Monday, August 8, 2016
BOILING SPRINGS STATE PARK, WOODWARD, OK-CAMP 7
Once again we chose to stay at a campground we were familiar with. This time it was campsite # 4 in Boiling Springs State Park. I blogged about this campground in 2009/2010 as well you can read the write up about it by clicking on the hyper link above.
The campsites there are basically first come first served. This time we were in one of the only ten 50 amp sites in Whitetail campground, site #4. While the site wasn’t bad, we have had better, much better.
Our nightly rate was $21 instead of the posted $23 because this is an Oklahoma state park and they give a $2 discount to seniors. It is open year round but the maximum you can stay is two weeks and there are no weekly discounts.
The picnic tables are so close to the pad asphalt pad that if your unit is very long you might have to park a little closer to the benches of the table than you prefer. At 37 ft we barely fit on the asphalt pad, in fact our rear stablizers were on the gravel part of the pull through site.
We choose site 4 because it had a bit of shade, appeared to be an easy in and out and the drop off from the pad to the gravel was minimal, unlike a couple of the other sites where it was almost a curb height drop off.
The bathroom was a few rows over and while old and needing some renovation it was clean.
We weren’t allowed to fly the quadcopter at this campsite so I am afraid still shots of the area will have to do.
As the sign indicated there are three types of campsites at this particular campground and the best shaded sites are the tent sites. However we saw a LOT of big red ants in those campsites, so if you are tent camping come prepared for them.
In our evening walks we went a couple of places at the state park itself. One was the nature trail very close to our campsite and directly behind the nice playground with its own version of the “Kissing Rocks” (see Dogpatch USA, post).
The other was the boiling spring itself.
While on the nature walk we took various photos of the campground, some unique natural “sculptures”, huge Osage Orange (Bodark) trees and the nearby tent sites.
This tree was at our campsite and upon looking at it various times we decided it was a tree spirit couple. Do you see the bearded man and his mate?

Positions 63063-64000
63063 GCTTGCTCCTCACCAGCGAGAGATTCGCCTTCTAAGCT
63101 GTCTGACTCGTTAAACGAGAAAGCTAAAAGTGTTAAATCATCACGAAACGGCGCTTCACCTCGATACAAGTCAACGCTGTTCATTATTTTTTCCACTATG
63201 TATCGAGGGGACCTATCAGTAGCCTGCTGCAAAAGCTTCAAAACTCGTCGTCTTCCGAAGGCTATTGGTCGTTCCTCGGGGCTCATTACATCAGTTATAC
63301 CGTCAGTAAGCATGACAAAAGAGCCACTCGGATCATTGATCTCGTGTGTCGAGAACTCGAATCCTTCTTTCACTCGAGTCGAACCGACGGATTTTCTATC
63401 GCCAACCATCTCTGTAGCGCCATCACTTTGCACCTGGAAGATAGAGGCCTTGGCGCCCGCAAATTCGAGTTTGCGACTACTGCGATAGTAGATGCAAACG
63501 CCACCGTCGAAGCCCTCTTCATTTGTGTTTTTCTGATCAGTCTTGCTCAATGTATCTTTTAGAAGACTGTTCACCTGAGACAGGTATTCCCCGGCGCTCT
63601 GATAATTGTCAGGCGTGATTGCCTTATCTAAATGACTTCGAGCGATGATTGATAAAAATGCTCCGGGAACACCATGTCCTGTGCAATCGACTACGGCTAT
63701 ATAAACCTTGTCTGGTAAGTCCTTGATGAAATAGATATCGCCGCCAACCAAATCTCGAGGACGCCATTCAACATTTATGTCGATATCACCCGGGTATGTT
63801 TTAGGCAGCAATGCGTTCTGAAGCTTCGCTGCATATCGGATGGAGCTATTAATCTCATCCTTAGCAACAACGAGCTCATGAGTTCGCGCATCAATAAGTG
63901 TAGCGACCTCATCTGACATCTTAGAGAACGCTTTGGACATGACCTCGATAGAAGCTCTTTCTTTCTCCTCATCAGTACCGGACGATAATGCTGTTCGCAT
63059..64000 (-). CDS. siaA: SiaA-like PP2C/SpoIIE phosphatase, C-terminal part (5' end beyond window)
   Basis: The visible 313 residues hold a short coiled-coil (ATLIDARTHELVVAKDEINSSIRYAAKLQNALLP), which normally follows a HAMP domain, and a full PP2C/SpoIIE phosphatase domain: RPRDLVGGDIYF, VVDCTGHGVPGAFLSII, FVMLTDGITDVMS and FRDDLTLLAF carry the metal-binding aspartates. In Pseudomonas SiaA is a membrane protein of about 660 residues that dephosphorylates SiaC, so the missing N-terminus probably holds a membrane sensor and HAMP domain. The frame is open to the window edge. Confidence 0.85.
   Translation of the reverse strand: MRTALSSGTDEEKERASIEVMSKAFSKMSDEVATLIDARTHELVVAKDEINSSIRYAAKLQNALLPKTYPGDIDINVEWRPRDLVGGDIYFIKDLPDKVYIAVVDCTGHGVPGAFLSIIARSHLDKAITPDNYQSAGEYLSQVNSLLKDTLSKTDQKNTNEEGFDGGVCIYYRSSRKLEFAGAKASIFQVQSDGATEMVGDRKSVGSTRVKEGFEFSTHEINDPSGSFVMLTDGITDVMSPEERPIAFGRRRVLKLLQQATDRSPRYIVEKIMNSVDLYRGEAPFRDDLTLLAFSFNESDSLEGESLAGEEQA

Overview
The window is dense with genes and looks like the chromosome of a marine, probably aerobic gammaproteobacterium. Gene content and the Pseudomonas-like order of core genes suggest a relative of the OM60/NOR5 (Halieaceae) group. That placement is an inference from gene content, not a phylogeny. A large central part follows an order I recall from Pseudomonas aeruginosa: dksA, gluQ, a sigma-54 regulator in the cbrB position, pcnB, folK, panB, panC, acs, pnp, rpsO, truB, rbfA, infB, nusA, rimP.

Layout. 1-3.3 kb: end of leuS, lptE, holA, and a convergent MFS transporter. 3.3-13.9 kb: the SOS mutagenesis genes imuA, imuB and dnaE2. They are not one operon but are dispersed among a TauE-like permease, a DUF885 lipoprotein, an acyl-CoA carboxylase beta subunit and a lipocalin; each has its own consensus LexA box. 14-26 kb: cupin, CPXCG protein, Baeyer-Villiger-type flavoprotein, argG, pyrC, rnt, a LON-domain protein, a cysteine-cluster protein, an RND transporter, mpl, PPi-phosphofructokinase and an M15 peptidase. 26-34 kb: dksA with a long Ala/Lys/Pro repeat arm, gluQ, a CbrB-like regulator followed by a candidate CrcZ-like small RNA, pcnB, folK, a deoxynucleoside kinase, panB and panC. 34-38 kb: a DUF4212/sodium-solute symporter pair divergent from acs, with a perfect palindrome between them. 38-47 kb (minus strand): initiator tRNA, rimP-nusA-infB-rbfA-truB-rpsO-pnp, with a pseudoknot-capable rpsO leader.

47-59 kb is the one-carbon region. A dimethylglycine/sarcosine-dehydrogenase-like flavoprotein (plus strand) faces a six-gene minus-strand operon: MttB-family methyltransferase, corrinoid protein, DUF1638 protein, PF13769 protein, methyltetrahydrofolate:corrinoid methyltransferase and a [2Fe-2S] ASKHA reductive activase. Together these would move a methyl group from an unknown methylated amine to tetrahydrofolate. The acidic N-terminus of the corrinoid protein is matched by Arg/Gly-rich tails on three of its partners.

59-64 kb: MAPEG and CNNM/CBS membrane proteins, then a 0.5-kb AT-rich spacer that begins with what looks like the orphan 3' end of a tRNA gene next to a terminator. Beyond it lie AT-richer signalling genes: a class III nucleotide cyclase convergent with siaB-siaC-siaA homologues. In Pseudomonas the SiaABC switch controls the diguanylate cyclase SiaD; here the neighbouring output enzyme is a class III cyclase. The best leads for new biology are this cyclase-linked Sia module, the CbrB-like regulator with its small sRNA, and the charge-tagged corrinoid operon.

When I wrote previously about Boiling Springs State Park I wrote about being disappointed about the “boiling” area. Not so this time. They have greatly improved the area where you view the bubbling effect of the glaciers of years ago. There is now a nice park area with information panels, benches and a nature trail to enjoy.
While the actual “boiling” of the spring in this area is not all that spectacular, it is interesting.
Every evening we would see this beauty or one of its herd show up just a couple of campsites away from us.
While at Boiling Springs we naturally took a side trip to Ft. Supply and another one to Shattuck, OK to visit the Windmill Museum, both were interesting and free. Although they do accept donations. The best type of entertainment.
In our travels through Gage, OK we stumbled across a Jim’s Metal Art Museum that was out of business, but still had numerous sculptures sitting around.
It is a shame that it is falling into neglect and disrepair. I bet in its heyday it was a fun place to visit.
Not to be out done there was the dino sculpture we saw on a hill top just before we arrived in Woodward, OK coming from Amarillo , for our stay. Brilliant green in color it looked very much like an old Sinclair gas station dino. We saw it and were by it before we snapped a photo. Maybe some one reading this will have a photo of it to share.
Yes that appears to be 10 Commandment monument in the background on the same playground. Closer inspection along with this sign showed is it is the 10 Commandments on one side and on the other were Bible verses used to back their belief that man and dino co-existed. That is a personal opinion everyone has to decide on themselves… I am not saying yay or nay just providing photos.
Whether man and dino lived together as one may never be solved to everyone’s satisfaction man and machine definitely live together today.
My grandfather Jesse James Poyner worked as a yard hand for many years, before him many of the ancestors of much of the nation worked hard to lay the path for the Iron Horses to run. It was had work laying the ties, driving the spikes and took days to do even a small segment.
Not so any more we just happened to be at the right place at the right time to see railroad ties being replaced at a major railroad cross in Woodward one afternoon. It was fascinating to watch. Each machine had a separate job to do, include the guy leading the pack with a rail runner that carried one of the most important pieces of equipment for the men. The lead rail runner was carrying what at rendezvous is called a “hooter” more commonly called a port-a-John. At least the company provided for the needs of their employees.
All in all our stay at Boiling Springs was very enjoyable.
Jan who was soon ready to move on to Edmond, Oklahoma on her way back to her farm in OK